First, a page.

The Spanish Levante is one of the most attractive and charming parts of Spain. We’re talking about the Costa Blanca, obviously a popular destination in summer, but which can become your own private paradise at any season of the year.
From north to south, the Costa Blanca is pure beauty and nature. The climate is one of the main attractions in this area as it has many hours of sunshine for most of the year, along with mild winters which, for people from northern and central Europe are pleasantly bearable. In fact, a curious little snippet of information from the World Health Organisation has singled out this region as the healthiest place in Europe, thanks to the excellent climate that we mentioned.
The Costa Blanca includes the Alicante coast from Denia to Pilar de la Horadada, around 220 km of coastline, with a surface area of 5.817 Km² and with 141 municipal districts. And which is best? Would you choose north or south? We tell you about some of the differences and the advantages of living in both zones of the Costa Blanca.
Costa Blanca Norte
Both the north and south of the Costa Blanca have some amazing places to visit and offer some unique experiences. However, there are significant differences between the two areas.
The Costa Blanca Norte extends from Benidorm to Denia. One of the main features that distinguishes the north from the south is the countryside, in particular the mountains that are so close to the sea. Can you imagine paddling in the sea yet surrounded by mountains? It’s amazing! The Costa Blanca Norte is a unique place to enjoy this spectacle of nature where sea and mountains meet (Montgó Natural Park and the Sierra de Altea) with a geography that has produced an infinite number of coves, beaches, caves (such as the Cova dels Arcs) and pine forested hills sweeping down to cliff tops that afford impressive sea views, and what’s more, here in the Costa Blanca Norte you will find the highest peaks in Alicante province.
The most popular and picturesque stretch of coastline here begins in the municipal district of Altea. In the Costa Blanca Norte, there is much less tourist development than in the south, and the area boasts towns and villages with all the beauty and charm of the province that are Mediterranean 100% which, while unquestionably remaining a tourist attraction, are places that have nevertheless managed to retain their “Mediterranean VILLAGE identity””. Life on the Costa Blanca Norte is synonymous with quality, luxury and tranquillity, evidenced in towns and municipalities like Altea, Calpe, Jávea, Benissa and Teulada–Moraira. Their old town centres are replete with centuries of history, and their coastal areas include beaches, natural coves and inlets, and cliffs sweeping down to the sea, all spectacularly beautiful. An example are the famous rocky coves of Moraig, Llebeig and la Granadella although you can find many more in this article.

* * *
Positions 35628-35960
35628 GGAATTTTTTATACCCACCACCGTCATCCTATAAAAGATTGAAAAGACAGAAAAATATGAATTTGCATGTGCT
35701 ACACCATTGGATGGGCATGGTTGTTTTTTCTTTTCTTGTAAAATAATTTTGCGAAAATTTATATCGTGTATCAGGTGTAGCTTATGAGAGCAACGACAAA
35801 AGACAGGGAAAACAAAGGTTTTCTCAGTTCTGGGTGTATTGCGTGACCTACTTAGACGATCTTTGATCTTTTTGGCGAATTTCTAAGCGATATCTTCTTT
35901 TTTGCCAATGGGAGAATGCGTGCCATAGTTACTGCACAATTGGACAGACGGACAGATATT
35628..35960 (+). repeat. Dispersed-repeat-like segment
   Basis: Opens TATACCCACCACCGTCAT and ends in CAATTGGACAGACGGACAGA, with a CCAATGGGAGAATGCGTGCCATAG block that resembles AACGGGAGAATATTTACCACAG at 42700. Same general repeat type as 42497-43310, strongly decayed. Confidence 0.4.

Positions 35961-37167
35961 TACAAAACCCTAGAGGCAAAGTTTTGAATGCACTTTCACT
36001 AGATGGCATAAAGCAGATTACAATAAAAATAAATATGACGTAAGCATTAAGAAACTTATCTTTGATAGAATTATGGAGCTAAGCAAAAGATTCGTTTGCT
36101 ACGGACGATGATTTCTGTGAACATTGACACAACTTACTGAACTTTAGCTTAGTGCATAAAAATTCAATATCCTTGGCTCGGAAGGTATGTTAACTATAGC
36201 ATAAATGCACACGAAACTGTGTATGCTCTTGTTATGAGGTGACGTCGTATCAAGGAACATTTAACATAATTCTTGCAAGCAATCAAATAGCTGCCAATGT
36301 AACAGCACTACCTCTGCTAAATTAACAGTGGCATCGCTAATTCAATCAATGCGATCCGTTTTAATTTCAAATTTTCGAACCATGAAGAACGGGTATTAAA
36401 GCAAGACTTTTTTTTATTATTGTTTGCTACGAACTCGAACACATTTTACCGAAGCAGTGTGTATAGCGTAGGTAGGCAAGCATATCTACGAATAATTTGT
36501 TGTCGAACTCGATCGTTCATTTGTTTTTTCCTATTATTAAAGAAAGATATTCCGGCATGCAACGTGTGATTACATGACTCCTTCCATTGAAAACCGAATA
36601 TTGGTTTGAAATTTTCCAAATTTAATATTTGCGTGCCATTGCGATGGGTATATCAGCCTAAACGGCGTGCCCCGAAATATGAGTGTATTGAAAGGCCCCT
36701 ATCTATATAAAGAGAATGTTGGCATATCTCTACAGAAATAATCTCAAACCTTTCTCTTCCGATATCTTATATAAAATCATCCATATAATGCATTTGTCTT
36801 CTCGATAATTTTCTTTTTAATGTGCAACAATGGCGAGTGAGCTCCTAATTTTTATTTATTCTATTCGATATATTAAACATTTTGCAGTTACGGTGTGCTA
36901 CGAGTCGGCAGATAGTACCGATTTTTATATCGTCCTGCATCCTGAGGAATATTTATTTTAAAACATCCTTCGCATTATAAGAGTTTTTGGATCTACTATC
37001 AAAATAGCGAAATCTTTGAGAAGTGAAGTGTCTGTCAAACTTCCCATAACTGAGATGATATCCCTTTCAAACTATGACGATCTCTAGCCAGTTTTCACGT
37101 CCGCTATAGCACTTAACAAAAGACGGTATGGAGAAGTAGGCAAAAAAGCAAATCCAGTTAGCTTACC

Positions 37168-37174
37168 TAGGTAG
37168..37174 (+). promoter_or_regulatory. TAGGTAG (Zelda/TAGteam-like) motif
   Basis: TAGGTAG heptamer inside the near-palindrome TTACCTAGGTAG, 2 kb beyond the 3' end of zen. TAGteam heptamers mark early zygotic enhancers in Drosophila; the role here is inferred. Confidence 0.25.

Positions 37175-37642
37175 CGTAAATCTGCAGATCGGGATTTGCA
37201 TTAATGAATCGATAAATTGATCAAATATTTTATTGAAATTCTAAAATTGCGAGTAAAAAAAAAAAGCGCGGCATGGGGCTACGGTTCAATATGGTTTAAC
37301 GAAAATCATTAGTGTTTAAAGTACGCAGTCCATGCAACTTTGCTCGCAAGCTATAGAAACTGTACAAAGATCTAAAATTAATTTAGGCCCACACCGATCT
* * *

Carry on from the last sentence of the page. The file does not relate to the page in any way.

Costa Blanca Sur
The southern end of the Costa Blanca is typically a much flatter landscape. The high mountains and hills give way to salt water lagoons, as in Torrevieja, where salt is extracted, and extensive sand dunes (between Alicante and Torrevieja).
The coastline has long stretches of sandy beach (Playa del Cura, Las Higuericas, El Campello). These beaches are perfect for tourists of every kind, and so they are practically full during the summer. The Southern Costa Blanca is one of the most popular destinations for both national and international tourists.
The area has many apartment blocks and enormous residential complexes, and a wide range of varied tourist accommodation. The Costa Blanca Sur has become one of the biggest areas for second homes in Spain, and consequently has a huge provision of real estate and properties available. The standard features of the homes and the extensive range of properties means that the average price per m2 is much lower than in the Costa Blanca Norte, where construction is far more exclusive, characterised by blocks of fewer, yet more spacious apartments, with luxury services such as SPAs, gymnasiums or Wellness areas, or villas with contemporary architecture on the mountain slopes, large gardens, terraces and private pools that merge with views of the sea in the distance.
Nature, culture and the architectural style in the southern Costa Blanca are all very different from the north, as this post has shown.
The Costa Blanca is life, nature, and unique surroundings. An enormously heterogeneous place where you can lose yourself in its sandy coves or climb to the highest point in Alicante province in the Costa Blanca Norte, or you can enjoy long walks along its endless beaches and admiring its landscape of dunes and salt pans. However, there is one thing shared by both north and south that we mentioned at the start of this post, and that is the Mediterranean climate. The Costa Blanca enjoys over 300 days of sunshine annually and the temperature is ideal for living there all year round. A perfect microclimate
North or south? We know which we would choose. Now it’s your turn.